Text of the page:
In another twist involving the public protector’s office‚ the Minister of Co-operative Governance an.
WHEN a gloomy situation persists, one should never give up. People must believe that every cloud has a silver lining.
Such persistence paid off for Pontsho Disability Care Centre in Zebediela in Limpopo .
The organisation's future seemed uncertain until some Good Samaritans came knocking at the centre's door.
The good people were members of the Methodist Church in Zebediela who were moved by the plight of the people at Pontsho.
An article highlighting the centre's problems in Sowetan a month ago had ignited their sense of ubuntu so they decided to do something about it.
The much-needed help immediately brought life to the centre when groceries, uniforms and toiletries were delivered. There were smiles on the faces of both the little ones and the adults, who all appreciated the congregation's message of hope and faith.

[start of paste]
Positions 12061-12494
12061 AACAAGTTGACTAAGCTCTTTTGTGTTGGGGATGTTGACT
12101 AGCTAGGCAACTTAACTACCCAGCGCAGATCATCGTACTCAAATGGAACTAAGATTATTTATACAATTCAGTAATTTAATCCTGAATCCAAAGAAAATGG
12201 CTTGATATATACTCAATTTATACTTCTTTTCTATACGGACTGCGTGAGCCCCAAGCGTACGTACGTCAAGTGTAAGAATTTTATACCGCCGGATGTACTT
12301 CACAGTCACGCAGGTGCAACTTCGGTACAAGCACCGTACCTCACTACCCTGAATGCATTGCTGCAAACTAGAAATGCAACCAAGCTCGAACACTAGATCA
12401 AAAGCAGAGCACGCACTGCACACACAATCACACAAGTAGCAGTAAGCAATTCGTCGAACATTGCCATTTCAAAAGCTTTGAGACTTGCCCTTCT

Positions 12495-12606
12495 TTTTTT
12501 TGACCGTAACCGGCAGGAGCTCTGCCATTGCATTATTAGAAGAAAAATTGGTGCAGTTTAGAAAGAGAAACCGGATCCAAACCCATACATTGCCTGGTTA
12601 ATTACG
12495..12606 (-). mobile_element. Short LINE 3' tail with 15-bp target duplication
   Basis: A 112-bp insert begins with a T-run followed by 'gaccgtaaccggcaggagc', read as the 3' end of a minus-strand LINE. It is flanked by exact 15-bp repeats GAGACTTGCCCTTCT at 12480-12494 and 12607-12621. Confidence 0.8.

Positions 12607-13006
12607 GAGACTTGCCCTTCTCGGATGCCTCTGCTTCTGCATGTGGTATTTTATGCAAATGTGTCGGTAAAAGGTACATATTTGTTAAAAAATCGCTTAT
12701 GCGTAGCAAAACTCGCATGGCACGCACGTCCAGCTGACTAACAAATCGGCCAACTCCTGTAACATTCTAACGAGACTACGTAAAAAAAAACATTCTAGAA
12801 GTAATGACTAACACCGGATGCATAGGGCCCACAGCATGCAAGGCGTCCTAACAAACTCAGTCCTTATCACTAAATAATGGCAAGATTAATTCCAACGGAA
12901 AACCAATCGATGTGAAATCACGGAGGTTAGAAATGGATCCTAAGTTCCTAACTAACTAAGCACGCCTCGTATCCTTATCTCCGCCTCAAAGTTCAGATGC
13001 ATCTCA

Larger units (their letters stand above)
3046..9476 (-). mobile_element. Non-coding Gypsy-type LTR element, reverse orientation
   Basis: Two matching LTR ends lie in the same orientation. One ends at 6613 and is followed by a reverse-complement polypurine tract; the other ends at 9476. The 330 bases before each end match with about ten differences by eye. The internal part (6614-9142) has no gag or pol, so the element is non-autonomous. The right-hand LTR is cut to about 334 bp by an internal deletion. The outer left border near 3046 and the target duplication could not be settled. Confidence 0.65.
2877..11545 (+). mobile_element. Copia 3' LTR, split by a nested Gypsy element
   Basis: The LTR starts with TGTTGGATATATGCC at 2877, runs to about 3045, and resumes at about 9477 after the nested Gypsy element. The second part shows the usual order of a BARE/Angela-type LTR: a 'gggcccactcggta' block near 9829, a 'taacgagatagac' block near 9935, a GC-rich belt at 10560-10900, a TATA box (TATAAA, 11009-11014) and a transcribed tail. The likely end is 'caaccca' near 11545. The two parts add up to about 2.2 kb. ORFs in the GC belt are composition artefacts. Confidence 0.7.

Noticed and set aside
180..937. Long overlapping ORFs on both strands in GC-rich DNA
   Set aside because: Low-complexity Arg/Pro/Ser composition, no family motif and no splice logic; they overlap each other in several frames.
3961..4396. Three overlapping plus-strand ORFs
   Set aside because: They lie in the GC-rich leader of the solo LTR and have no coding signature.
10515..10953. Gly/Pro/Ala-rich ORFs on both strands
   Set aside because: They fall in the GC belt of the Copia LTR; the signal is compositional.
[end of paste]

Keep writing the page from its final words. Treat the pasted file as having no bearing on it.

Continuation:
"We would like to appeal and encourage other congregations that might be interested in helping," Connie Kekana, secretary of the Christian Community Services, said.
"Our church has always cared for the poor and the needy," she said.
They intend to organise a fund-raising campaign to help build three rooms for the centre.
In a previous article, Mme Chauke, the director of the centre, told Sowetan she wished that the centre could be adopted. Now her wish has been granted by the Methodist Church in Zebediela.
The centre still has a few challenges to overcome, including the fact that it has no electricity. More clothes, beds, blankets and food are also needed.
"We need R12000 to get our electricity connected. As winter is around the corner, we urge all Good Samaritans to please assist," Chauke said.
Some of the members at the centre receive government grants, but the majority of the people depend on donations.